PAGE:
Mike Shatzkin has a few posts on the issue. A slightly different take on the Google settlement hits onto the idea that exploiting the few titles (in percentage terms but still quite large group of titles) that could warrant a full scale print run would be very lucrative:
My hunch is that the biggest revenue generator across the entire load of copyrights that the settlement will liberate for at least the next ten years will be books printed in press-run quantities. Who ever thought that the biggest beneficiaries of the Google settlement in the medium term could be agents and packagers? If somebody has previously mentioned the possibility, I hadn’t noticed. It only occurred to me day before yesterday.
Cairns reminds me that our friend (and fellow Michael) Cader thinks that the chances of any real “gems” being found in this orphan pile are remote. Of course, things that are remote possibilities happen from time to time over enough occurrences, and there will be a lot of books liberated. Surely there are many, in the categories mentioned above and others, that will warrant a first printing of 3,000 or 5,000 or 10,000, or with the right packaging and promotion, even more than that. Even in these troubled times, there might be some additions to staff at packagers or publishers to sift through these opportunities. Assuming these deals are to be made by the Book Rights Registry, let’s hope they have an agent on the staff along with the database sales manager.
But then in his second post, More on the Google settlement, he realised he was in error:
Why was that element left out of the settlement? Did the negotiating parties even contemplate it? And exactly how useful is the “orphan” relief if this huge portion of the potential revenue (and public value) is omitted? Were the parties so fixated on electronic exploitation that they just didn’t notice this?
It looks like the need for Congress to act is about as urgent as it was before. The Copyright Office has long noted the need for Orphan Works legislation in a host of contexts and has been unable to goad our legislators to take the necessary steps. It had been my hope that the Google settlement cut the Gordian knot, but it would appear that the problem of true public access is a long way from being solved.
There’s more of course
It’s quite a pickle this settlement. Adam Hodgkins recently offered his thoughts on where he saw the ebook/digital book market and they are certainly worth reading. Most importantly he points to Apple’s role:
The position that Apple have announced for themselves is stylish, decisive and agnostic. Apple doesn’t mind whether books are based in the cloud as web resources, or shipped around the internet as book-specific file formats. Web-based books, digital editions and ebook file formats can all run easily on the iPhone if that is what is needed: “Open house, come over here and play”. That is the message from Cupertino. But Apple is also saying that if you want to trade these new booky gizmos on the Apple platform and sell them through the Apple e-commerce system, you will be expected to pay 30% of the gross to Apple. While you are at it you might as well call them Apps. In consideration for this courteous invitation, Apple will handle the transaction and any strictly necessary hosting fees.
Adam has also made some interesting points about which platform will won out pne where you use a device to download an ebook or one where you use and online service like GBS (Or Exact Editions).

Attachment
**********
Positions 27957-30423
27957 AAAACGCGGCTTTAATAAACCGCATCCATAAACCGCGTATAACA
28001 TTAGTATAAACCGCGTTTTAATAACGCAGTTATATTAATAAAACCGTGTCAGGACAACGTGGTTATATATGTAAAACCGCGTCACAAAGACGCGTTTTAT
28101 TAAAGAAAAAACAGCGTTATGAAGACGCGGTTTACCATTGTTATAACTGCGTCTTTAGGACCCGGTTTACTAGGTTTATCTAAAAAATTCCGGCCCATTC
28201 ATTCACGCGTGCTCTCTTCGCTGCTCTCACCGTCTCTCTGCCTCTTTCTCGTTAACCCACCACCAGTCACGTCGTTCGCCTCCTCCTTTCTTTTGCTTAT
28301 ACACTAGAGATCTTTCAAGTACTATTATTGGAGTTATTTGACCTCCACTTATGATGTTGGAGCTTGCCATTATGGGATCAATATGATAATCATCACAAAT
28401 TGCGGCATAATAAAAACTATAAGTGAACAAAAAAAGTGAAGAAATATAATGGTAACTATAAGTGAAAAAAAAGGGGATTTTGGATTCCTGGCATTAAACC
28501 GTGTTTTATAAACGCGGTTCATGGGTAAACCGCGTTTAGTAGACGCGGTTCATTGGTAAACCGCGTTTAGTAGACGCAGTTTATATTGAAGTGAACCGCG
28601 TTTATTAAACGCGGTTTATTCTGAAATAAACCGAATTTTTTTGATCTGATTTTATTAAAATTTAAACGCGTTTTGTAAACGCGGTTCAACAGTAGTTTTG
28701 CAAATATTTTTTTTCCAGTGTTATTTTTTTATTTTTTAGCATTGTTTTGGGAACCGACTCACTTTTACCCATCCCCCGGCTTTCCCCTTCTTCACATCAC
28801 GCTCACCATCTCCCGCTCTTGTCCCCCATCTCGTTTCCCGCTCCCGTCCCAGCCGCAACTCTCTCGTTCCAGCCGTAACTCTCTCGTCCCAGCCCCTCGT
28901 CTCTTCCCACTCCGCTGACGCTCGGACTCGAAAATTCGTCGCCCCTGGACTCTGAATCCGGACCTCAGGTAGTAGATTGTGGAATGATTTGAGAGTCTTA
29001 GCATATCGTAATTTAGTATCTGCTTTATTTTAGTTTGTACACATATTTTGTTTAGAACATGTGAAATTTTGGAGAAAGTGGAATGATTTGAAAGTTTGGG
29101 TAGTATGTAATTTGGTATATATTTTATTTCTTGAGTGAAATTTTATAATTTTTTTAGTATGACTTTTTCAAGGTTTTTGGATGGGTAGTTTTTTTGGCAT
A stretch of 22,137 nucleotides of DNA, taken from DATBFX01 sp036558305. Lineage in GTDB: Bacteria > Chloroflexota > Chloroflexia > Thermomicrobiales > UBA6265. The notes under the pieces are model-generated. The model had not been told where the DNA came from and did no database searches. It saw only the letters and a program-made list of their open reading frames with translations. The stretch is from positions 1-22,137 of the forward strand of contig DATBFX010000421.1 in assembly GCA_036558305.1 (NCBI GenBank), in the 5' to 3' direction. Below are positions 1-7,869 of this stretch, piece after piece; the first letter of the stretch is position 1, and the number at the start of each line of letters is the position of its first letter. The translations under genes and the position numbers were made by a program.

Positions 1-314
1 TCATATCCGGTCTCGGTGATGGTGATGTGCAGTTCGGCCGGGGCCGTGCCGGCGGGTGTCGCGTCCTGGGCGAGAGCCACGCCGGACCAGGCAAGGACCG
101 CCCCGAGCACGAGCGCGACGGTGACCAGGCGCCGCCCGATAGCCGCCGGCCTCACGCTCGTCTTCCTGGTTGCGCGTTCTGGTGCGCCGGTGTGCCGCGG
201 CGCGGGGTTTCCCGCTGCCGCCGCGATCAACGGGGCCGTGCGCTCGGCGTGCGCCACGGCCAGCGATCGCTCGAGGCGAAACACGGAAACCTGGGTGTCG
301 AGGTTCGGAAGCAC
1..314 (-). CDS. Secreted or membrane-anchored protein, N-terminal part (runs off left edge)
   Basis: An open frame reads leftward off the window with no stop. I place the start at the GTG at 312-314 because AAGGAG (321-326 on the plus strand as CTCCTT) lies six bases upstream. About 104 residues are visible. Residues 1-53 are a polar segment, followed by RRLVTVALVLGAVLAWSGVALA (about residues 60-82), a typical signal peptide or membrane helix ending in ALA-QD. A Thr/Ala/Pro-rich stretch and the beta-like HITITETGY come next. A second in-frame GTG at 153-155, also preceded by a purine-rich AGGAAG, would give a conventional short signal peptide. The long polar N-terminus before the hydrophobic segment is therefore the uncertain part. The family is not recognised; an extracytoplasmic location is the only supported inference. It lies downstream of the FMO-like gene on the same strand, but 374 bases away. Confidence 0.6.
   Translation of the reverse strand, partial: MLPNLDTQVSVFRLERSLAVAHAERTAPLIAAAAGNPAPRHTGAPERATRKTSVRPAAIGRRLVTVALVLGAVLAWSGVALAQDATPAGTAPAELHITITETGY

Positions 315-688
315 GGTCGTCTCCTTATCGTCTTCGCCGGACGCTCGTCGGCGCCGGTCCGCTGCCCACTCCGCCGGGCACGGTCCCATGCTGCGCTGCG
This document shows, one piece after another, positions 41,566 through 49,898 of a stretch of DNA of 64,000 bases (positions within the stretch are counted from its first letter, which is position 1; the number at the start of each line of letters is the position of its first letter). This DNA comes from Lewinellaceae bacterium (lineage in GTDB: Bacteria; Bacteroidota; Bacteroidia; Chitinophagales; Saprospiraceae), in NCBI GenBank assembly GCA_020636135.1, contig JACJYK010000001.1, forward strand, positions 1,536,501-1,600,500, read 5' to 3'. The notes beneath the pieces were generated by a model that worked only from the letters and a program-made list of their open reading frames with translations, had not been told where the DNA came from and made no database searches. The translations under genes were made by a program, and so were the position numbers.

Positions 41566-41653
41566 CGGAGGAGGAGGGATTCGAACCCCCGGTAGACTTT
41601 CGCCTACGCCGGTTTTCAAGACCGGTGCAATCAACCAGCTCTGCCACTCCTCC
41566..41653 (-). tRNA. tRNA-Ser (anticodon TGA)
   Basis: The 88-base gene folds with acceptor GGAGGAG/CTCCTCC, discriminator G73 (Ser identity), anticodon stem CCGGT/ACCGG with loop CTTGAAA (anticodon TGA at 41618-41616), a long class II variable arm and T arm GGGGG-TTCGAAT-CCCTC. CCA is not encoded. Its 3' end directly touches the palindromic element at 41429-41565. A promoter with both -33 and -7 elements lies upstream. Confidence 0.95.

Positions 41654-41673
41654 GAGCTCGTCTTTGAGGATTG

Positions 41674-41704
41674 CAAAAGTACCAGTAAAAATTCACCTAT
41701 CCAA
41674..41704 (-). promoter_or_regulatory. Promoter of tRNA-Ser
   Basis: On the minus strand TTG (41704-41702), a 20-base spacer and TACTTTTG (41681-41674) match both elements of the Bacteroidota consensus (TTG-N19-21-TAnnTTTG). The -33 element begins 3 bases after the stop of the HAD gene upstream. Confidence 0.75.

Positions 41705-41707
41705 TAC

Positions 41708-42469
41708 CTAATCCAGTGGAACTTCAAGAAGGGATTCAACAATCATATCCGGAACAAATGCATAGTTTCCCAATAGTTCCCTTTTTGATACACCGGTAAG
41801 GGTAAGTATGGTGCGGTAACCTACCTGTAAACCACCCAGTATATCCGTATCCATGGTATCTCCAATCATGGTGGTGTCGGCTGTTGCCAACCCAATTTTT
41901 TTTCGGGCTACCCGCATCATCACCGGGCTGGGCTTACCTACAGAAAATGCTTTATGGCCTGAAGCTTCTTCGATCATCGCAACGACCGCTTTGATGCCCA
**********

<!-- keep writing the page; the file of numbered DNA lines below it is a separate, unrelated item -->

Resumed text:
In many ways though his post, Google Book Search and the Tragedy of the Anti-Commons, hit on what Mike stumbled on too though he didn’t quite raise it explicitly, discussing instead the foreign territory issue, which is for me and mst people outside of the US a bit issue:
There is a good chance that the Google Books Settlement is going to show us all how this tragedy of the anti-commons works out in the world of books. The Google project, which is backed by the American publishers and American Authors’s representatives should be (in my view will be) a wonderful resource for American universities, schools, public libraries and through them for American consumers. By 2011, if the Settlement is approved, at least 5 million out of print but not yet out of copyright [OOPnotYOOC] titles will be available to readers in the US market. This resource will have little opportunity to work so well for authors, readers and consumers in the rest of the world. The books will by and large not be available in the rest of the world (perhaps in American embassies?).
Where does all this leave us?
I suspect that there will be quite a lot of activity around the out of print but not yet out of copyright books that Mike Identified as the most lucrative. For one thing, there is money to be made and a good chance that no backflow will result. It would be wonderful if an agreement could be reached to cover what would happen if a rights holder cam out of the wood work many years later or even after a reasonable period of research was undertaken in an attempt to secure permission.
For another the technology to allow one off one copy printing will be spread much more widely over the next few years and that will put pressure on digital warehouses to serve these titles, especially if discovery of these titles gets easier.
So, all in all I think there are many questions to be answered here and no-one to really answer them. One thing is becoming clear though, Google are winning whatever happens, despite the settlement!
Watch this space, I don’t think the fat lady has begun to sing just yet!
PS: And, if you are Irish, The Irish Times has a decent summary of what the deal will mean for Irish Authors.